PancakeBot was purchased to support FOODIEspace, our food-centric makerspace, to address food sovereignty and culinary literacy and to reinforce STEAM concepts in library programming for youth. Participants first watch a video of the PancakeBot’s inventor describing his invention process, then explore several different stations in the room. The stations allow us to serve a greater number of people without detracting from the experience.
The batter-making station requires participants to follow directions, read instructions, practice fine motor skills, and use math. The next station features laptops with PancakePainter software, similar to Microsoft Paint, in which participants design a pancake. Finally, participants watch their pancake print or watch the design of the day.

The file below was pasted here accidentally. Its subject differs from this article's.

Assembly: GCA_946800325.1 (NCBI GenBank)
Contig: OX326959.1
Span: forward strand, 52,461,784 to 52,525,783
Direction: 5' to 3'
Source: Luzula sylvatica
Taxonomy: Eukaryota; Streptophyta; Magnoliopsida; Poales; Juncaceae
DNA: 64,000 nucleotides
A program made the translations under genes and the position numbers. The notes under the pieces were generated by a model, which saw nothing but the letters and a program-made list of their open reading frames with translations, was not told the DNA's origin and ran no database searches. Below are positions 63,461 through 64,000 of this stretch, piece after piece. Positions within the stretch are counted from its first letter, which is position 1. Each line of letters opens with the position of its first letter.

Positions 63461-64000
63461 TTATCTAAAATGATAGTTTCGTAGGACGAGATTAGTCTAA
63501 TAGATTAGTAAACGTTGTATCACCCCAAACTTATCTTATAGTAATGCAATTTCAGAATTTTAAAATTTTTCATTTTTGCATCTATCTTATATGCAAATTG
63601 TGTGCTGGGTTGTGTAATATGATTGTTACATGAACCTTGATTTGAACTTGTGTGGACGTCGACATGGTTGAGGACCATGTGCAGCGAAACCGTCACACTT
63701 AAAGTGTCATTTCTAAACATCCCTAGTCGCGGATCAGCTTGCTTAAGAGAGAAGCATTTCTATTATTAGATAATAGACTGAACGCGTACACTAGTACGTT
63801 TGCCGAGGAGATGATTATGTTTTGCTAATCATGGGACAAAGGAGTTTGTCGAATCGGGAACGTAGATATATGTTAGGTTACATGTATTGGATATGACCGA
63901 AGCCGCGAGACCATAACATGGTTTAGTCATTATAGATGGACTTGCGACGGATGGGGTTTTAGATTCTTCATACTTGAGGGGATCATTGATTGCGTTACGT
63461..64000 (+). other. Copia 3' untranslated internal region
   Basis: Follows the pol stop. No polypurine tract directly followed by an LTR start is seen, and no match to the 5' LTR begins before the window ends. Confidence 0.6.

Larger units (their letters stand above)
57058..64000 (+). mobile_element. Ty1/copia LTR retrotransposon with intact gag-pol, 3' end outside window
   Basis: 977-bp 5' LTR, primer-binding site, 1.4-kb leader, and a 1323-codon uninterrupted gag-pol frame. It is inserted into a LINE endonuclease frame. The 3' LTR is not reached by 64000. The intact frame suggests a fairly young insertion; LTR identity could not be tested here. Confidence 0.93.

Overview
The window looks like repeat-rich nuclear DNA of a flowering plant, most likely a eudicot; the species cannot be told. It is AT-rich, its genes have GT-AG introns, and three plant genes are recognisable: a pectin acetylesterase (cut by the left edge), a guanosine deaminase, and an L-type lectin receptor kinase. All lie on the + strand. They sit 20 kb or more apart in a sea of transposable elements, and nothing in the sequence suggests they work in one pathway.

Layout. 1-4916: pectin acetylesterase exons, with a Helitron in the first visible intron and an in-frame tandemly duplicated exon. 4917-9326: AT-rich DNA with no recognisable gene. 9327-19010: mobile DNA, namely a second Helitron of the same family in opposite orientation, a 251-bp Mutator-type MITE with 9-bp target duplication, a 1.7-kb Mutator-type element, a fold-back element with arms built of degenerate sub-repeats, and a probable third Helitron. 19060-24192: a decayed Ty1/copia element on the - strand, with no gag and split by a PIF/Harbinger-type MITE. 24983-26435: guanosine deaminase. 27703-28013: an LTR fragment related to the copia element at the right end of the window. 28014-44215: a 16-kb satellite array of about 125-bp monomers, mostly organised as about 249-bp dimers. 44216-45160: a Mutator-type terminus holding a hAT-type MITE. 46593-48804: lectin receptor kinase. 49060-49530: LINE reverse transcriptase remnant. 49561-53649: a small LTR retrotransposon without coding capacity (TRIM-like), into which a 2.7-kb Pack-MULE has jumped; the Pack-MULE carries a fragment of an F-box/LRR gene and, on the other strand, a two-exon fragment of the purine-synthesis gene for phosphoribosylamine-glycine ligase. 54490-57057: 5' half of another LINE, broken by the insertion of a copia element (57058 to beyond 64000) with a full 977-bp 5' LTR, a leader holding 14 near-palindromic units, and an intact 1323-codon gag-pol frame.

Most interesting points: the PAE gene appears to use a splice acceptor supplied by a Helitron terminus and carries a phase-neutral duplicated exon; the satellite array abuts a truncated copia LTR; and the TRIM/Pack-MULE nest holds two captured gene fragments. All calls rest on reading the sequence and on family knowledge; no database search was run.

How does PancakeBot serve your library’s outreach needs?
The PancakeBot program was first used at the Tower Road branch, then expanded to others. Since there’s a learning curve to working with this kind of technology, I was able to take my expertise to other locations, which saved staff time and frustration while ensuring quality control.
We also brought the program to an elementary school as part of its science and technology class offerings, the University of Florida’s Girls Technology Camp at the Marston Science Library, and an active senior group in our Waldo community.
What are the main benefits?
Using a new and exciting technology like the PancakeBot generates interest among groups or individuals that may not always participate in library programs. Having a unique technology also supports other community groups that may want to try it out but not necessarily purchase it for themselves.
What would you like to see improved or added to the PancakeBot?
The PancakeBot is a bit finicky. This adds to the fun, but a safeguard so batter doesn’t get sucked into the motors would be a great feature. The PancakePainter software lets you convert any image into a pancake easily, but these files don’t print as well as hand-drawn files.